- A new report has called for support for victims of human rights abuses in the Gambia
- The report released by the Centre for Democracy and Development (CDD) said those abused during the 22-year long rule of former Gambia’s president, Yahya Jammeh, should be compensated
- According to the report, there should be reparation, monetary compensation and psychosocial support for all victims of Jammeh's dictatorship
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The Centre for Democracy and Development (CDD) has recommended restitution for victims of human rights abuses during the 22-year long rule of former Gambia’s president, Yahya Jammeh.
In its new report titled “Documenting Dictatorship: Truth, Reconciliation and Reparation in the Gambia”, the CDD said reparation is a critical area in Gambia’s Truth, Reconciliation and Reparations Commission (TRRC) process.
Yahya Jammeh, aged just 29, took control of The Gambia in a military coup in July 1994.
He sought popular validation for his rule by holding, and winning, elections in 1996, 2001, 2006, and 2011.
Each time securing more than 50% of the vote in polls that were described as "tainted" and " lacking legitimacy" by election observers.
But in December 2016, seeking a fifth popular mandate, Jammeh could only muster 39.6% of the vote and was defeated by the candidate of a coalition of opposition parties, Adama Barrow.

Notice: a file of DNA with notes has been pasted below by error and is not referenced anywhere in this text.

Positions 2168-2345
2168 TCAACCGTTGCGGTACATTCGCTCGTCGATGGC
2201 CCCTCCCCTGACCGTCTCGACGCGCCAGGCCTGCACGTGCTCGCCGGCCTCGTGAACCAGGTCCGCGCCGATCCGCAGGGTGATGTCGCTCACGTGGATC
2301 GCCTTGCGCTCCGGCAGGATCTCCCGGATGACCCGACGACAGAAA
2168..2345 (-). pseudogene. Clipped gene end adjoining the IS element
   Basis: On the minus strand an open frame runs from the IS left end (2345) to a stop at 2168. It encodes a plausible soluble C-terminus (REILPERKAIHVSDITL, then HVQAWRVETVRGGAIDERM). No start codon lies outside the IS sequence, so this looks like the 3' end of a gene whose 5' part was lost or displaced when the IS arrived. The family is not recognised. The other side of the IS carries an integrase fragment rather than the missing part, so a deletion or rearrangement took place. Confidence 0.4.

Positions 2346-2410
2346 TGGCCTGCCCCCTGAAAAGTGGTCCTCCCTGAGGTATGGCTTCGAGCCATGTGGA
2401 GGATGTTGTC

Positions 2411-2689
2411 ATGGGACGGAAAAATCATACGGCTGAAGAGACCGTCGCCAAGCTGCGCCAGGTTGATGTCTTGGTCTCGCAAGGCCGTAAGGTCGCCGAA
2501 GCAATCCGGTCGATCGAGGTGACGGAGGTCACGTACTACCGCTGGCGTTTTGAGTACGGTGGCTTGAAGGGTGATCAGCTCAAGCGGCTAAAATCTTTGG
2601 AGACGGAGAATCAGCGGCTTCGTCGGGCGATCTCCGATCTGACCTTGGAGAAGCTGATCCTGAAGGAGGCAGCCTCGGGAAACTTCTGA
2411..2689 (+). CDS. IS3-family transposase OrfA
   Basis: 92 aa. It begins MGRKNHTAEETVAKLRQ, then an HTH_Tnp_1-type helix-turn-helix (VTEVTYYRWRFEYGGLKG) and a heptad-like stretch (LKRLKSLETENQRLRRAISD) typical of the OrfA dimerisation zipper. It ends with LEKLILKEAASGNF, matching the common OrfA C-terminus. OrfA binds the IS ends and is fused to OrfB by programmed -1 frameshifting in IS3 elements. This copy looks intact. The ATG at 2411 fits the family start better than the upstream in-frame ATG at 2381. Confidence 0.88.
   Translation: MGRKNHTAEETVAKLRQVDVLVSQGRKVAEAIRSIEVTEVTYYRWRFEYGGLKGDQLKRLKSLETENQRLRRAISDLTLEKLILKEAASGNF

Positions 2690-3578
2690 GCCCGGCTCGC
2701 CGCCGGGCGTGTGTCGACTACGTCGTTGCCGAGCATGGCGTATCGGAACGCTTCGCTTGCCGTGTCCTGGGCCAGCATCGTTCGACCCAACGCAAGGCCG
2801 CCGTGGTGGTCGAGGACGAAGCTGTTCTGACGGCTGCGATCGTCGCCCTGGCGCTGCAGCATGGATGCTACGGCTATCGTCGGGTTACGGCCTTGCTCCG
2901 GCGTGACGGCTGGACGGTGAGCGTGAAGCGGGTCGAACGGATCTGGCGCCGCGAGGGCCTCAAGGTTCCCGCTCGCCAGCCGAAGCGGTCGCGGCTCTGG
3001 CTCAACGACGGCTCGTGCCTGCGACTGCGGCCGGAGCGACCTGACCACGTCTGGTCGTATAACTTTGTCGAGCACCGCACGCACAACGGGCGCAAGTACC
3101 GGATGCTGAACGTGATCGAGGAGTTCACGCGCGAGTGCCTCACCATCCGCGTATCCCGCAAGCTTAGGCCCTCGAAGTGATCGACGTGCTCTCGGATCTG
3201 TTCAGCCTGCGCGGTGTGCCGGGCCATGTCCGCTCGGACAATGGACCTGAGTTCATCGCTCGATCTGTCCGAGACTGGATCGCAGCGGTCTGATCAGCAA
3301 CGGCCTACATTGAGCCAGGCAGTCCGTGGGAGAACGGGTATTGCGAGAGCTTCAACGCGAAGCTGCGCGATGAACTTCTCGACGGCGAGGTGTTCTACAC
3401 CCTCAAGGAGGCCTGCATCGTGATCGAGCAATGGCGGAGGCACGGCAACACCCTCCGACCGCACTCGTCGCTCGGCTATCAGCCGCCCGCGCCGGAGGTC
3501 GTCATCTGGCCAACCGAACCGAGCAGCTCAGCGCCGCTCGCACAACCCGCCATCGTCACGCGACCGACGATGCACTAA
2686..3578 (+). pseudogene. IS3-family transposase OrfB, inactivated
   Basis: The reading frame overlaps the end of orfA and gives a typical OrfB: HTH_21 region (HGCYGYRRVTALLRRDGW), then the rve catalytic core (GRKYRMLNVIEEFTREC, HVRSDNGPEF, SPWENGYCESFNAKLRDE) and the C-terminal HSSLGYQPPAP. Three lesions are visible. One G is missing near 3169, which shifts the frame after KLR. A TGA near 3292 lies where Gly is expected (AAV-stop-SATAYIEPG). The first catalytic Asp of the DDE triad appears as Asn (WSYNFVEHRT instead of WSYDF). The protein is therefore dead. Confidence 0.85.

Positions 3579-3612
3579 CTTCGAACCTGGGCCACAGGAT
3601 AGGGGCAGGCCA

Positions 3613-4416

Having initially appeared to be willing to accept the results, Jammeh then changed his mind citing 'abnormalities' and called for the results to be cancelled and fresh elections held.
But after over a month of protracted negotiations with leaders from the Economic Community of West African States, and with the threat of regional military action looming, Jammeh left The Gambia for exile in Equatorial Guinea on January 21, 2017.
During Jammeh's 22-year rule, human rights violations ranging from enforced disappearances, unlawful arrests and killings, torture, sexual and gender-based violence, and persecution of real or perceived political opponents, characterised the Gambia.
A 2015 Human Rights Watch investigative report detailed how security services and guerrilla groups routinely used intimidation, violence, arson, and forced disappearances against three people who spoke out against those in power.
However, in its new report released on Monday, June 22, the CDD said once reparation regulations are finalised the details should also be simplified and communicated across media - print, radio, TV, social media - in local languages.